THE FRIDAY 5: What’s Next for the Kroger-Albertsons Merger?

Nationwide industry growth, Hy-Vee’s evolution also made news
Emily Crowe, Progressive Grocer
Kroger Albertsons Merger
A Kroger spokesperson said the FTC’s decision to sue over its proposed merger with Albertsons Cos. will mean higher food prices for American consumers.

Welcome to The Friday 5, Progressive Grocer’s weekly roundup of the top news and trends in the food retail industry. Each Friday, we’ll take a look at the stories that are most important to our readers and also keep tabs on the trends that are poised to impact grocers. 

1. What’s Next for the Kroger-Albertsons Merger Following FTC Lawsuit?

After much speculation that it would do so, the FTC and nine state attorneys sued to stop the proposed merger between The Kroger Co. and Albertsons Cos. According to the FTC, the $24.6 billion merger and divestiture proposal with C&S Wholesale Grocers "falls far short of mitigating the lost competition between Kroger and Albertsons."

“If the Federal Trade Commission is successful in blocking this merger, it would be hurting customers and helping strengthen larger, multi-channel retailers such as Amazon, Walmart and Costco – the very companies the FTC claims to be reining in – by allowing them to continue increasing their growing dominance of the grocery industry,” said an Albertsons Cos. spokesperson.

Added a Kroger spokesperson: “The FTC’s decision makes it more likely that America’s consumers will see higher food prices and fewer grocery stores at a time when communities across the country are already facing high inflation and food deserts. In fact, this decision only strengthens larger, non-unionized retailers like Walmart, Costco and Amazon by allowing them to further increase their overwhelming and growing dominance of the grocery industry.”

While details on what happens next are scarce, the FTC claims that the issuance of this administrative complaint marks the beginning of a proceeding in which the allegations will be tried in a formal hearing before an administrative law judge.

Albertsons says the company “is disappointed that the FTC continues to use the same outdated view of the U.S. grocery industry it used 20 years ago, and we look forward to presenting our arguments in Court.”

2. Cross-Country Grocery Growth

News of grocers large and small opening new stores across the U.S. struck a chord with PG’s readers. Regional player Fareway Stores Inc. and the city of Basehor, Kan., have revealed that they will soon submit an application for the development of an approximately 21,000-square-foot full-service Fareway Meat & Grocery store in Basehor. If approved, this will be the first Fareway Meat & Grocery Store in the state of Kansas. 

Sprouts Farmers Market, meanwhile, revealed that it anticipates opening approximately 35 new stores this year. Readers were also rapt by news that Dollar General opened its 20,000th store at its DG Market location in Alice, Texas, on Feb. 24. This latest company achievement comes on the heels of the announcement last month that more than 5,000 Dollar General stores offer produce, providing more individual points of produce distribution than any other U.S. mass retailer or grocer.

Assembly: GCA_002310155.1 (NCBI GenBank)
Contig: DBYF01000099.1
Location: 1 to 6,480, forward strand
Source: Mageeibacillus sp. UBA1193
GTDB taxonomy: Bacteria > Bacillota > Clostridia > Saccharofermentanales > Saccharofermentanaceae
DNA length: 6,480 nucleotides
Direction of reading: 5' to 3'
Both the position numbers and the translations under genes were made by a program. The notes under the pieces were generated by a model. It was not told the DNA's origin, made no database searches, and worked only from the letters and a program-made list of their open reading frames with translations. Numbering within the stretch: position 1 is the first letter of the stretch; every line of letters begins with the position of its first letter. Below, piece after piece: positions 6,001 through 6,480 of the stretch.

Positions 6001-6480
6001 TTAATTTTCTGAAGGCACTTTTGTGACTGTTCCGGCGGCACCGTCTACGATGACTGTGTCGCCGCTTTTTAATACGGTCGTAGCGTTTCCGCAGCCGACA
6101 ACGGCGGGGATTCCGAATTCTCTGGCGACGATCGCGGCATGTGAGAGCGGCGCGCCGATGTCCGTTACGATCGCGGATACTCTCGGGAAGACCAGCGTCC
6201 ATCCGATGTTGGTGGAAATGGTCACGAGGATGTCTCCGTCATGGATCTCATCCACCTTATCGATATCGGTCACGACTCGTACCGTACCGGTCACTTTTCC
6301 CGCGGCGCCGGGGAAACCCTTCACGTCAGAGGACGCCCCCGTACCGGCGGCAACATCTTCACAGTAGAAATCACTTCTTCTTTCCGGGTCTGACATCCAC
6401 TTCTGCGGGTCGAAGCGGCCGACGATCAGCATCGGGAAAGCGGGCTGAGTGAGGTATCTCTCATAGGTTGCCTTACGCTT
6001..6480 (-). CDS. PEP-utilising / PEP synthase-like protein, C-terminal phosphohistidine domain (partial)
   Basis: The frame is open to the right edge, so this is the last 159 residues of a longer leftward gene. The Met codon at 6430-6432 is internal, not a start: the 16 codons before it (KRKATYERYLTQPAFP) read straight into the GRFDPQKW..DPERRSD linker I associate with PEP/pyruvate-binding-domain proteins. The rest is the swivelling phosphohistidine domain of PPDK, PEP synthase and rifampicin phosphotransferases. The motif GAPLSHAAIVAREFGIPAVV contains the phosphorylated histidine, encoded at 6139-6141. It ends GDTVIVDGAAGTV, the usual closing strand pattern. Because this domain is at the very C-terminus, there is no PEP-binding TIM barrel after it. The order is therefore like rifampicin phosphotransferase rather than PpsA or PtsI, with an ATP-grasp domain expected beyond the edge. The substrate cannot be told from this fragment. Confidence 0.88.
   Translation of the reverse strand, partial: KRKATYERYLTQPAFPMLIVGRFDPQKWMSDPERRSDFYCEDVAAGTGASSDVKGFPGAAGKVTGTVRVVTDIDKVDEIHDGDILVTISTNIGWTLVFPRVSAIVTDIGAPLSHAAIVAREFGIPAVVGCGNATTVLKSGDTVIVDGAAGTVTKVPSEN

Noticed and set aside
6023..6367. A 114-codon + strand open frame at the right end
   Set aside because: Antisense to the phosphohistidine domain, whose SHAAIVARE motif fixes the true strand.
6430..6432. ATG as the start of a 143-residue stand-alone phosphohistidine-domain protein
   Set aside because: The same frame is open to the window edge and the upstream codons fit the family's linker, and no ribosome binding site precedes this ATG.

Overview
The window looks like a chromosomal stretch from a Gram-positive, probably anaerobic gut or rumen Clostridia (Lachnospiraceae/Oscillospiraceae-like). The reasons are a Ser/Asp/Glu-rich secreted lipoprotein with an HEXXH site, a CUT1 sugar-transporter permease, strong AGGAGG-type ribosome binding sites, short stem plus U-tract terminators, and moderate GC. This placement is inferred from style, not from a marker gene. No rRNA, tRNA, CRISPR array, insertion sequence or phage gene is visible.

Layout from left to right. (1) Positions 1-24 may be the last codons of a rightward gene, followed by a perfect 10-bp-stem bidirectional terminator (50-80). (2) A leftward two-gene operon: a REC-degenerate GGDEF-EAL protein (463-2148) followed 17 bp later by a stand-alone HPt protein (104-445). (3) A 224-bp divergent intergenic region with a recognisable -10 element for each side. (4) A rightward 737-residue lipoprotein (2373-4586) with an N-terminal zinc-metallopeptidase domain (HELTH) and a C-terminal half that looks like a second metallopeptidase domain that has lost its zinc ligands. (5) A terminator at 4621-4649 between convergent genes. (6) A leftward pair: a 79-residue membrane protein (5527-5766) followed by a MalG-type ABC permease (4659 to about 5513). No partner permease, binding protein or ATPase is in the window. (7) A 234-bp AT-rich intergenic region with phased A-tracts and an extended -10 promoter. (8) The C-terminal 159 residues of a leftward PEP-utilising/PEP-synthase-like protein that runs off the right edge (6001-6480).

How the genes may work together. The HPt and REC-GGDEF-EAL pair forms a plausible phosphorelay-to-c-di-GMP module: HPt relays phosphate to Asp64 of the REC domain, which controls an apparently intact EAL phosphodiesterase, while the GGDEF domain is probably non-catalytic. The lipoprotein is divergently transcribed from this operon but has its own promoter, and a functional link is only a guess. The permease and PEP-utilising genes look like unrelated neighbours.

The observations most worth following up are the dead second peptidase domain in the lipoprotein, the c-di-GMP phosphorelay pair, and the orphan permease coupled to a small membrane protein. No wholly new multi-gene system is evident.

Hy-Vee_Jeremy Gosch Main Image
Jeremy Gosch, CEO of Hy-Vee, spoke exclusively with PG about the grocer's next moves.

3. Behind Hy-Vee’s Next Evolution

PG Editor-in-Chief Gina Acosta had the exclusive opportunity to sit down with executives from Iowa-based grocery chain Hy-Vee, which in January 2023 announced that Jeremy Gosch would become CEO of the company, taking the reins from iconic leader Randy Edeker, who led the company more than 10 years and remains executive chairman of the board of directors until July 31. 

Edeker told Acosta that he started thinking about his replacement several years ago, and that Gosch had the foresight to look at the business differently than others he was considering for the position. “He spoke about it more globally,” Edeker said. “He really looked at the business in a larger picture, beyond just his store.” For his part, Gosch shared that Hy-Vee is moving slowly with growth plans due to inflation, construction costs and inventory-carrying costs, but the grocer is looking to have a presence in Tennessee, Indiana and Kentucky, and will get moving on those plans this summer. 

4. A New Worker Contract at Meijer

Meijer has a new deal with some of its workers, after members of the United Food and Commercial Workers (UFCW) Local 951 voted to ratify new contracts with improved wages and benefits. Most of the private sector union’s members are Meijer workers, and the deal spans three different contacts across the retail, distribution center, transportation and facilities maintenance sectors. 

The agreements come several days after the repeal of Michigan’s right-to-work law that allowed workers to opt out of paying union dues. The new contract also calls for all new employees to join the union or pay a service fee as a condition of their employment. Meijer has not publicly commented on the labor negotiations or contracts.

5. Independents Still Take the Cake

PG announced its Outstanding Independents of 2024 to much fanfare last week, and the clicks keep coming. One key point in common among this class of winners is their deep connection to the neighborhoods where their stores are located and where, very often, they live as well. This is the main differentiator of independent grocers: Their ability to anticipate the needs of area shoppers and create a long-lasting bond in a way that larger players can only envy.

Read on to see the full list of winners and find out more about PG’s 2024 Outstanding Independents.

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